We live in a post-idea world. That is according to a 2011 article in the New York Times.
And many other thinkers and creators echo this idea.
Our hit songs and records are remixes. Our favorite big-budget movies are only remakes of movies from 30 or 40 years ago. Social media does not really help spread ideas, unless you consider gossip to be important.
So, no more big ideas?
I’m not convinced, but I do know this. The 21st century will definitely be 100 years of disposable ideas. Ideas will become obsolete faster and faster.
I was recently speaking to an expert who helps increase Search Engine Optimization for websites. He attends large conferences and hears the big ideas about how to game the internet and make it do what you want. He says as soon as these ideas are put into the world, everyone does them, and they no longer work. The internet search engines learn what is happening and they change.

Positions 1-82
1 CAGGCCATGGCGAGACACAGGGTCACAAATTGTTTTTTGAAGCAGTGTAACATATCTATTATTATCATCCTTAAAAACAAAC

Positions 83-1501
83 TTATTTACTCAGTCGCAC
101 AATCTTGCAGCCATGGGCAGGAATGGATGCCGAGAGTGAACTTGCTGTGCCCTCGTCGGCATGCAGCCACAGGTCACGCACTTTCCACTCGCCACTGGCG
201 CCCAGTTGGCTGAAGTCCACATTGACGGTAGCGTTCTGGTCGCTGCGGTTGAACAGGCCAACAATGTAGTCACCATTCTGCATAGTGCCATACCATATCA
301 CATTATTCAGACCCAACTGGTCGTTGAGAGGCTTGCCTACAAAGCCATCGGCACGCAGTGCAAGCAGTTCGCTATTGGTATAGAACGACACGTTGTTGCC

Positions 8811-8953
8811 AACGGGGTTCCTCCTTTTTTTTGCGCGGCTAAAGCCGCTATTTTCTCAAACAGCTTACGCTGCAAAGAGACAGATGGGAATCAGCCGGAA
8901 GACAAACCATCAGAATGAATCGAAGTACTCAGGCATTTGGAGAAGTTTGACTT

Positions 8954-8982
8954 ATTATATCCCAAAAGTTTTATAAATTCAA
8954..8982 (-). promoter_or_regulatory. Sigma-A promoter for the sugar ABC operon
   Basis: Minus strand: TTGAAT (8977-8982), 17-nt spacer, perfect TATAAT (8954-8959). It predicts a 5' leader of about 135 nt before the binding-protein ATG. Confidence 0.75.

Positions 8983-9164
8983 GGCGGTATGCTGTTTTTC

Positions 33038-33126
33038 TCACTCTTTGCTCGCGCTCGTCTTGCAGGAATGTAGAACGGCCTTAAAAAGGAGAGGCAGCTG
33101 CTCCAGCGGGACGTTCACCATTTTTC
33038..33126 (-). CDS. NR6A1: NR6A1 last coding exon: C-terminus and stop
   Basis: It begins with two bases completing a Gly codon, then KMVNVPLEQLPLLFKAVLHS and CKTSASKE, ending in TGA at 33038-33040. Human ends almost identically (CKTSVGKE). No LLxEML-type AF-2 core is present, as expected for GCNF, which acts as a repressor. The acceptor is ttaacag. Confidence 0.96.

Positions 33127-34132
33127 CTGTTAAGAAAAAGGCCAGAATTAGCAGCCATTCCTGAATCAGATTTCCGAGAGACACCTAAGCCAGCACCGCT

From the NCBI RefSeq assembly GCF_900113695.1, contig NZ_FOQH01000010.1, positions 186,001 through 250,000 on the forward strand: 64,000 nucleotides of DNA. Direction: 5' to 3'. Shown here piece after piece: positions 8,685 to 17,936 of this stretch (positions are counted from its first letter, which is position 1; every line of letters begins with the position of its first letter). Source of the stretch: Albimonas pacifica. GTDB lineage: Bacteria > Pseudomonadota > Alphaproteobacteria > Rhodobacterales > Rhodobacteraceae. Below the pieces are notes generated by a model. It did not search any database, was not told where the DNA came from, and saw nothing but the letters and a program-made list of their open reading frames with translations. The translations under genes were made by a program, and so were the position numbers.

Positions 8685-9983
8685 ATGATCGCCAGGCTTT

Even some presidential candidates used phrases like “winning the future” during their 2012 campaigns. These terms were quickly deemed passe by many people. “Digital art” and “paperless” are now meaningless terms as well.
Where is our permanence?
What is a candidate to do when a campaign slogan becomes tired before the campaign is over? Invent more slogans? A slogan a day? Change with the times?
Or come up with one more suited to last? Or maybe just do away with slogans all together?
I don’t know. I’m not a political strategist. If I was, I would be winning elections and not sitting here blogging.
I do know this. Today, a word can become omnipresent within moments through social media platforms, the internet, and 24-hour news programs. And as soon as a word, phrase, or term becomes everywhere at every moment, we must turn on it, hate it, and destroy it.
And we will likely destroy the candidate along with their phrase.
So, the best advice to winning the future is this: Be real, be true, be authentic. These are timeless qualities.
Catchy, pithy phrases won’t be worth the paperless, digital cloud they are printed upon.